"We are ready to talk with every country within the framework of international regulations," Rohani, who currently heads the Iranian Expediency Council's Strategic Research Center, told reporters.
"If there are no preconditions, talks would be helpful and we could be hopeful of the results,"
The former Iranian top nuclear negotiator said expectations laid by the six world powers (the five permanent UN Security Council members plus Germany), are neither part of the international regulations nor among Iran's commitments.
Despite the rules enshrined in the Non-Proliferation Treaty (NPT) entitling every member state, including Iran, to the right of uranium enrichment, Tehran is now under three rounds of UN Security Council sanctions for turning down West's calls to give up its right of uranium enrichment.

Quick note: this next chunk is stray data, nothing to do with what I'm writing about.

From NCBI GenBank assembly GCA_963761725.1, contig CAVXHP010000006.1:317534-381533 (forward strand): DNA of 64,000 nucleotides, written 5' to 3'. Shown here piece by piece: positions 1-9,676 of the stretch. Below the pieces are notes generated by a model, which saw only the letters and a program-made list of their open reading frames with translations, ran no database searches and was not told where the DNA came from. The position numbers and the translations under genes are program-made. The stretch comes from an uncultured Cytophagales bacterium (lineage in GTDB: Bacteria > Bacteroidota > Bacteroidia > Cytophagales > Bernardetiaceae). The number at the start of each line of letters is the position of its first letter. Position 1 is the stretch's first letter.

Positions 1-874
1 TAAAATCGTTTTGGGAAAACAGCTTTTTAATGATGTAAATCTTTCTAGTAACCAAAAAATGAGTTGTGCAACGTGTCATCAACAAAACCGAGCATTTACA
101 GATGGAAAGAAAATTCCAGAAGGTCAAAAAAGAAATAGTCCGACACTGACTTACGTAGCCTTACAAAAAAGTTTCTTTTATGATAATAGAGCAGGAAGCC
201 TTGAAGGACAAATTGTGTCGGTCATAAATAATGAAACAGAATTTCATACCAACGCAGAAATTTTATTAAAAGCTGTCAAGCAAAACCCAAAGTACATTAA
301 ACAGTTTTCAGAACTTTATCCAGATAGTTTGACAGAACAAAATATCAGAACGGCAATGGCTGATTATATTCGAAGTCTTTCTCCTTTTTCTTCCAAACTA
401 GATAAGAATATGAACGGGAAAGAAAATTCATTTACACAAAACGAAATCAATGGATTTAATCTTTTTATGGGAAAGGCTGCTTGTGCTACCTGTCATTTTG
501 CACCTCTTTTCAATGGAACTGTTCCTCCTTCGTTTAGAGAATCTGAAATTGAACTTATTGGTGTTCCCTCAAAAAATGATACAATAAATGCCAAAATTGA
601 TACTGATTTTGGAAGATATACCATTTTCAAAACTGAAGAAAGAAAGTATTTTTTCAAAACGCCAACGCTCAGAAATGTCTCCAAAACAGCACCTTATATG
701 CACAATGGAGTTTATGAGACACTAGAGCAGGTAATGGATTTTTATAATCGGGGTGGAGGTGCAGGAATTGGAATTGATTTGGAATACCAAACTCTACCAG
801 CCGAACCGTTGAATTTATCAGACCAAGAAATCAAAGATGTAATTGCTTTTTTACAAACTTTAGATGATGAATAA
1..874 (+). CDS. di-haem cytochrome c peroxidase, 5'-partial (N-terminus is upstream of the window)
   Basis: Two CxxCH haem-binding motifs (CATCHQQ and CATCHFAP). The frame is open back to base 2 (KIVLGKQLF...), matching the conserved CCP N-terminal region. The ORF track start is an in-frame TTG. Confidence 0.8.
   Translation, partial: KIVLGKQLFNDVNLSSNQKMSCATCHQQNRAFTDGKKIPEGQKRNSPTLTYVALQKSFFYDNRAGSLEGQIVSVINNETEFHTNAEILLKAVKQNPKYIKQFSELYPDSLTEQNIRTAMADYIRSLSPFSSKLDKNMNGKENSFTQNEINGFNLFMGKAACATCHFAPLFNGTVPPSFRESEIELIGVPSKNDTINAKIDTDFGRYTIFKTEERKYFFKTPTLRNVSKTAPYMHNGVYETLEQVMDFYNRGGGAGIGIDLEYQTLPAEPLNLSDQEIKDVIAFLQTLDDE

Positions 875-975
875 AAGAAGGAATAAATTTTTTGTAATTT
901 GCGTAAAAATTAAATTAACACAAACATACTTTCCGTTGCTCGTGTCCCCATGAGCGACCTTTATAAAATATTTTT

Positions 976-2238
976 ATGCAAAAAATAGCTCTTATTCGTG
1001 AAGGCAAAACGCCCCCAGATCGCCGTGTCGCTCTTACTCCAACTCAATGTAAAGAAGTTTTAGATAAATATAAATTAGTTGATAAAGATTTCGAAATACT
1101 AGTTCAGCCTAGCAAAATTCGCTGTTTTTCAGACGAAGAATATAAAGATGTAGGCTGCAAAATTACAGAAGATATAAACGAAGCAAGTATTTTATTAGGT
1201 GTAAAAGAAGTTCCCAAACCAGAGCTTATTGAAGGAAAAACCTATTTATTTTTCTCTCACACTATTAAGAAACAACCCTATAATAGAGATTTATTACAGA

Asked about France and Britain's concerns that their role in the 5+1 Group will fade away with the US joining nuclear talks, Rohani explained, "Regarding the nuclear issue, US does not intend to negotiate with us outside the 5+1 Group."
Meantime, the Iranian official confirmed that there may be separate negotiations between Tehran and Washington about other topics, saying, "Nothing has yet happened in this regard and these are mere slogans."
If there is a serious decision for talks it would be definitely influential on the atmosphere but the US is unlikely to start independent nuclear talks with Iran, he said.
In a clear indication of shift in Washington's policy on Iran under the new US administration, Secretary of State Hillary Clinton said in Brussels that Iran would be invited to attend a high-level conference on Afghanistan at the end of the month.
"There are a lot of reasons why Iran would be interested," she said. "So they will be invited. Obviously it is up to them to decide whether to come."